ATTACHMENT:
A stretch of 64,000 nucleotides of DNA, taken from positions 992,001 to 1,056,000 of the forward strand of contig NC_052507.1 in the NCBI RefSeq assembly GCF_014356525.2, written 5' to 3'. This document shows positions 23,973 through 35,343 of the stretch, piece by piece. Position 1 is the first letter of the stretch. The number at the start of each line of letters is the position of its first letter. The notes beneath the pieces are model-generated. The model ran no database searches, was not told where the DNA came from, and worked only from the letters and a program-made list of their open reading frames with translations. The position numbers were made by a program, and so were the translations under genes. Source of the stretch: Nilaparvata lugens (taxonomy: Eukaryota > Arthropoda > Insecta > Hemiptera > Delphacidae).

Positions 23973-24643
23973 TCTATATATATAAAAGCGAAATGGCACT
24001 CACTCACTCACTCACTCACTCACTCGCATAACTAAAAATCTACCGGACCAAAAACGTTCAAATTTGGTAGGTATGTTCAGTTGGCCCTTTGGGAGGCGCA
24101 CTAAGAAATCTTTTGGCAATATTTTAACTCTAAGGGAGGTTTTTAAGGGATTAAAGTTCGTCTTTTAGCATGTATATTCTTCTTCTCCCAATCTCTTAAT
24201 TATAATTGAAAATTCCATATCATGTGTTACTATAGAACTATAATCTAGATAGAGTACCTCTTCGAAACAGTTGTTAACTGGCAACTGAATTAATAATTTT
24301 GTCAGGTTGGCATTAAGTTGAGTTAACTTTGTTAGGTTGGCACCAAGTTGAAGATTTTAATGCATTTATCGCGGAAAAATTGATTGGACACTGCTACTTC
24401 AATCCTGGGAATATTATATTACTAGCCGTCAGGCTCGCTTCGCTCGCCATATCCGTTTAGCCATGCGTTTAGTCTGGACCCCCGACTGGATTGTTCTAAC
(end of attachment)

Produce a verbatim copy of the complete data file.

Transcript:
A stretch of 64,000 nucleotides of DNA, taken from positions 992,001 to 1,056,000 of the forward strand of contig NC_052507.1 in the NCBI RefSeq assembly GCF_014356525.2, written 5' to 3'. This document shows positions 23,973 through 35,343 of the stretch, piece by piece. Position 1 is the first letter of the stretch. The number at the start of each line of letters is the position of its first letter. The notes beneath the pieces are model-generated. The model ran no database searches, was not told where the DNA came from, and worked only from the letters and a program-made list of their open reading frames with translations. The position numbers were made by a program, and so were the translations under genes. Source of the stretch: Nilaparvata lugens (taxonomy: Eukaryota > Arthropoda > Insecta > Hemiptera > Delphacidae).

Positions 23973-24643
23973 TCTATATATATAAAAGCGAAATGGCACT
24001 CACTCACTCACTCACTCACTCACTCGCATAACTAAAAATCTACCGGACCAAAAACGTTCAAATTTGGTAGGTATGTTCAGTTGGCCCTTTGGGAGGCGCA
24101 CTAAGAAATCTTTTGGCAATATTTTAACTCTAAGGGAGGTTTTTAAGGGATTAAAGTTCGTCTTTTAGCATGTATATTCTTCTTCTCCCAATCTCTTAAT
24201 TATAATTGAAAATTCCATATCATGTGTTACTATAGAACTATAATCTAGATAGAGTACCTCTTCGAAACAGTTGTTAACTGGCAACTGAATTAATAATTTT
24301 GTCAGGTTGGCATTAAGTTGAGTTAACTTTGTTAGGTTGGCACCAAGTTGAAGATTTTAATGCATTTATCGCGGAAAAATTGATTGGACACTGCTACTTC
24401 AATCCTGGGAATATTATATTACTAGCCGTCAGGCTCGCTTCGCTCGCCATATCCGTTTAGCCATGCGTTTAGTCTGGACCCCCGACTGGATTGTTCTAAC